Myanmar's military government strictly controls the judiciary and the media, and trials of political dissidents are held behind closed doors. Verdicts are almost never made public.
Thet Naung Soe was arrested on Aug. 18 for protesting in front of Yangon City Hall by holding a red flag on which was printed a fighting peacock, a symbol of the National League for Democracy party of pro-democracy leader Aung San Suu Kyi.
He was among the 17 political prisoners met by Pinheiro inside Insein prison during his visit last month.
The NLD has been leading a pro-democracy campaign since 1988 when the current group of generals came to power after a bloody crackdown. The junta called elections in 1990 but refused to hand over power to the victorious NLD.
Another law student, Khin Maung Win, who was arrested the same day as Thet Naung Soe for distributing anti-government leaflets in the university campus is currently facing trial at Insein prison and will be charged soon, the lawyer said.According to Pinheiro, there are 1,200 to 1,300 political prisoners in the country.
To The TopIsoc says 700m pills expected from Burma
The Internal Security Operations Command has predicted that as many as 700 million methamphetamine pills will flood across the Burmese border next year.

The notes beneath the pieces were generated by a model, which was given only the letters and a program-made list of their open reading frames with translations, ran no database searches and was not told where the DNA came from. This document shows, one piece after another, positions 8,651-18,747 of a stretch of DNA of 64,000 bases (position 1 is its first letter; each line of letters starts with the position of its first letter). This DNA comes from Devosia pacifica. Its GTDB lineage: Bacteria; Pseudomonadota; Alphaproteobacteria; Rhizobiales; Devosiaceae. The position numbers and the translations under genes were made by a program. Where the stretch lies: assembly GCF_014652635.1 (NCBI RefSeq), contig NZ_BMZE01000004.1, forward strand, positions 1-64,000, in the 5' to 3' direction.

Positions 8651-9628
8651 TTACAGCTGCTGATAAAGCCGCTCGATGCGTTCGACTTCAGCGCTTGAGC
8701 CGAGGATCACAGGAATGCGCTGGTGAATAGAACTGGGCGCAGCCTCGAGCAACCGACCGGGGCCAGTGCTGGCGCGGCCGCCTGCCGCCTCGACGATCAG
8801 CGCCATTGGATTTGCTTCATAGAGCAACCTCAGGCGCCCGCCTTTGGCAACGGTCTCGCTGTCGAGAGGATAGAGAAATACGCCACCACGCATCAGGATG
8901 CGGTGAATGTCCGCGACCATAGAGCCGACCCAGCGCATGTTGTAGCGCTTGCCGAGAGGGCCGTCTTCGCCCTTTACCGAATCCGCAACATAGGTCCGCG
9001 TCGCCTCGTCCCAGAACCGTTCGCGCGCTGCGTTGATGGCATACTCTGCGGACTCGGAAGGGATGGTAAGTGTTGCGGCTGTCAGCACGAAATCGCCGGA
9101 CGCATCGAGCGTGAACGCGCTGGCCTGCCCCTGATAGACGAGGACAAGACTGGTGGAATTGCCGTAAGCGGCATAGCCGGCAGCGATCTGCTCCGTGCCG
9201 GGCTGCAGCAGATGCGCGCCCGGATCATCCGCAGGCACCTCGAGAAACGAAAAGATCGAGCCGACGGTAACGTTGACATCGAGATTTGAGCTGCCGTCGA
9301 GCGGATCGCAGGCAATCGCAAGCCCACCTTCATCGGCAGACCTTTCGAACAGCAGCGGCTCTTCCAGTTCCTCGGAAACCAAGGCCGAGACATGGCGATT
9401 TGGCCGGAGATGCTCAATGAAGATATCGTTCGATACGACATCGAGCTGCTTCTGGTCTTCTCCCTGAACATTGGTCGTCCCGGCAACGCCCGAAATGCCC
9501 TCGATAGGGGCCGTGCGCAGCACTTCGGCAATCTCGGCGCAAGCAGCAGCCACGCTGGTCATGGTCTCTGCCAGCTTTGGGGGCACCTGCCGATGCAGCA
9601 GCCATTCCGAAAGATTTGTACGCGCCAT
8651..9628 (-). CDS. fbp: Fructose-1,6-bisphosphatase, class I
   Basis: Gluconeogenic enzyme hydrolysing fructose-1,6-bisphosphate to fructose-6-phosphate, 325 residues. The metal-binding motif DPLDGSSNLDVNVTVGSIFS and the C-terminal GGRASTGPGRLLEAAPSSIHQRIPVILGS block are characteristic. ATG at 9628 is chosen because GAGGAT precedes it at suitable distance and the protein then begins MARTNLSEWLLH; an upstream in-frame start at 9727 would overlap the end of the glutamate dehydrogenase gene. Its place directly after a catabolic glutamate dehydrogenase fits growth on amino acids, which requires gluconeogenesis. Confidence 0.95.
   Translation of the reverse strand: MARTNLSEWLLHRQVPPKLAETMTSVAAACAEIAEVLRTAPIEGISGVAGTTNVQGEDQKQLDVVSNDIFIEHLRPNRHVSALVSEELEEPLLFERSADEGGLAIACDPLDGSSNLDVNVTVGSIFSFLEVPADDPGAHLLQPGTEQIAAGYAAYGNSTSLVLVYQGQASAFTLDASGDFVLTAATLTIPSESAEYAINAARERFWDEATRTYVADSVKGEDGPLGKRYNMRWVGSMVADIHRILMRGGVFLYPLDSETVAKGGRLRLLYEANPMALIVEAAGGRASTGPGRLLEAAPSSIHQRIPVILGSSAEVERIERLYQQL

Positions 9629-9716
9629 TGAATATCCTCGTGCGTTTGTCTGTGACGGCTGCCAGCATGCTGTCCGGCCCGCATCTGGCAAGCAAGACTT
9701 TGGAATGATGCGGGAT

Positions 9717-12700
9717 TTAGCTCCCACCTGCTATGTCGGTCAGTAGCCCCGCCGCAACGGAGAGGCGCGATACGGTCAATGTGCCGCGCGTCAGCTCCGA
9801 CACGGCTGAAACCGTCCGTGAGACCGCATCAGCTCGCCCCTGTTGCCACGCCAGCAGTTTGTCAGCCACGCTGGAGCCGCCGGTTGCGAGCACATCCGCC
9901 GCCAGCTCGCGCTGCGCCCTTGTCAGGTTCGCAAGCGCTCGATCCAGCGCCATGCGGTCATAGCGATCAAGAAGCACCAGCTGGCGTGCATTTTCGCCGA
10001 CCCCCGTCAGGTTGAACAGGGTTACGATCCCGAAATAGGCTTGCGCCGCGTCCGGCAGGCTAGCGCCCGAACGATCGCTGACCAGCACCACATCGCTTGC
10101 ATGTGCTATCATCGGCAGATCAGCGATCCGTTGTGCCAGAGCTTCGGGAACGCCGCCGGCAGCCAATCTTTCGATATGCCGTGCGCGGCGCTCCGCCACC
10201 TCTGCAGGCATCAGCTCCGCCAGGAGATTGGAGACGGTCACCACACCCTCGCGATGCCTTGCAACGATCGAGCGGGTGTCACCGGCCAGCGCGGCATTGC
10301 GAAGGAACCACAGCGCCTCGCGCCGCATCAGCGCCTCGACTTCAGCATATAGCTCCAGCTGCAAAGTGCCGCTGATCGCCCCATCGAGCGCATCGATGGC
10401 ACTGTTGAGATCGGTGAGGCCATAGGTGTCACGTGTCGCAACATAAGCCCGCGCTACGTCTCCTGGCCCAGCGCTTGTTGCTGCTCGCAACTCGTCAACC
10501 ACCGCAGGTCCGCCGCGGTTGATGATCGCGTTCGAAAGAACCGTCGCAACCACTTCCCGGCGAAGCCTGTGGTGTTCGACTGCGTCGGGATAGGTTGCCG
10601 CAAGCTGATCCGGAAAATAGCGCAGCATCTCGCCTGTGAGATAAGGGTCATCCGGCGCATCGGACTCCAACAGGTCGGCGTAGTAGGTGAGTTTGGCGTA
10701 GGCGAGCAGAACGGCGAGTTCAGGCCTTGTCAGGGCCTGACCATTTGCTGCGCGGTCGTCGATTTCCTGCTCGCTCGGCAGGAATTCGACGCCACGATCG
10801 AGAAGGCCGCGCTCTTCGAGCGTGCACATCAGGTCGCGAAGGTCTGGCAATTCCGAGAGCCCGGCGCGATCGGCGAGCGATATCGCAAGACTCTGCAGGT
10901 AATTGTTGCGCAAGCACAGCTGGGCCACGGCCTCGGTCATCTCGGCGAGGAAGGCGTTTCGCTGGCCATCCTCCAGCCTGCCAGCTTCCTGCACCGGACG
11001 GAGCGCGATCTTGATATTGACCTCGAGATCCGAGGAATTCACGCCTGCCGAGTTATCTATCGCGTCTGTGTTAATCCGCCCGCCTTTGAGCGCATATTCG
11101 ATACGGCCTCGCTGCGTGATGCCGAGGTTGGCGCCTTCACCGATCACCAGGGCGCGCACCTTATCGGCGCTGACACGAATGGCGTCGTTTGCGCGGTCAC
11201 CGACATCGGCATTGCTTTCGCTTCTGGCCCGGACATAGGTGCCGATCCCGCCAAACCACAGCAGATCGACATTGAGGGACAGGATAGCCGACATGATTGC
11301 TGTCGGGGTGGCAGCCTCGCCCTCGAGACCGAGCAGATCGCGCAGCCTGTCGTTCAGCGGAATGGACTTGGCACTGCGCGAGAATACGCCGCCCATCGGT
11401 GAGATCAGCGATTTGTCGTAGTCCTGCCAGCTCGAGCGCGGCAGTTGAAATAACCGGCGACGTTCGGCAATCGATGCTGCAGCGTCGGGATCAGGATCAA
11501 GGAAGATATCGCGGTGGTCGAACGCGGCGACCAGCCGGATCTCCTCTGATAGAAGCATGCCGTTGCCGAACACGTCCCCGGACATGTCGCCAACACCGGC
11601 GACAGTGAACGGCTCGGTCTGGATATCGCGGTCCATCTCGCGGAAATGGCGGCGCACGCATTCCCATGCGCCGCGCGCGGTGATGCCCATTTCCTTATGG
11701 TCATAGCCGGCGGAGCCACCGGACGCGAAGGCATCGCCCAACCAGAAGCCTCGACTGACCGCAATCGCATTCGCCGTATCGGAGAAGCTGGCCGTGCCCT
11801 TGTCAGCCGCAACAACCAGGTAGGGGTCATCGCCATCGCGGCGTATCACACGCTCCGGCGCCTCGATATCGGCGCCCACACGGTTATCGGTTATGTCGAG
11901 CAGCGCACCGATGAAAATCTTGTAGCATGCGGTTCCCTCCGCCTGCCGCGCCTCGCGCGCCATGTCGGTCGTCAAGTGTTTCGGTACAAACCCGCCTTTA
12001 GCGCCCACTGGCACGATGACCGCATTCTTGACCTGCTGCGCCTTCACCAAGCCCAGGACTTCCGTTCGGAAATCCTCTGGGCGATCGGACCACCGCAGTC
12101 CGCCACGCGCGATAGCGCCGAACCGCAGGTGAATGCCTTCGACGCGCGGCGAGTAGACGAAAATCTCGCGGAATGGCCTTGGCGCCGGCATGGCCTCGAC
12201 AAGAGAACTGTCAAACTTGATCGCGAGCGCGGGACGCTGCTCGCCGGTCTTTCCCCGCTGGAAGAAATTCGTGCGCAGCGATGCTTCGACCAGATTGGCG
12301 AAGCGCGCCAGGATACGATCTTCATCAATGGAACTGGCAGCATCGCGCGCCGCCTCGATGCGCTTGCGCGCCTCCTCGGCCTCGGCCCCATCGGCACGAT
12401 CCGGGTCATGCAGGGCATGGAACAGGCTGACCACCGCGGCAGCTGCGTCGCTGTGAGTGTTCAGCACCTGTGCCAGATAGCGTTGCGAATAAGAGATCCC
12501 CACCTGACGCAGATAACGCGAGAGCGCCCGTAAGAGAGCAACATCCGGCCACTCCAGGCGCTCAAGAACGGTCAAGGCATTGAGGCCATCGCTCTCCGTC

Drug-producing groups in Burma, including the Wa, had set a combined production target that represented a 30% increase over current inflows, said Gen Pallop Pinmanee, Isoc deputy director.
About 500 million speed pills were smuggled into the country last year, he said.
Similar figures were expected this year, with only 120 million pills having been intercepted by authorities.
Meanwhile, the Narcotics Control Board sounded a warning over a rise in the popularity of the party drug ecstasy, especially among teenagers in Bangkok.
Wa drug gangs had hired two Dutch chemists to assist in the production of ecstasy along the Burmese border, while pills were also trafficked from labs in Indonesia, said Chartchai Suthiklom, ONCB deputy secretary-general.
A total of 120,000 ecstasy pills had been seized this year, marking a significant increase over previous years.
To The TopUSAID Seeks Medical Help for Burma
Source : Far Eastern Economic Review
Burma may soon be getting its first assistance from the United States since the current military leaders seized power in 1988 after suppressing a pro-democracy uprising.
The U.S. Agency for International Development has asked Congress for $1 million to fund HIV/Aids education programmes through non-governmental organizations during the fiscal year that began on October 1, according to a U.S. State Department official.
This figure is expected to rise to $3.5 million next year and $10 million the year after, adds the official, who insists that none of these funds will benefit the military government. Washington also provides $6.5 million a year for democracy and leadership training among Burmese refugees in Thailand.
Analysts assume the aid request will be approved because Congress has been pushing for an HIV/Aids programme in Burma.
To The Top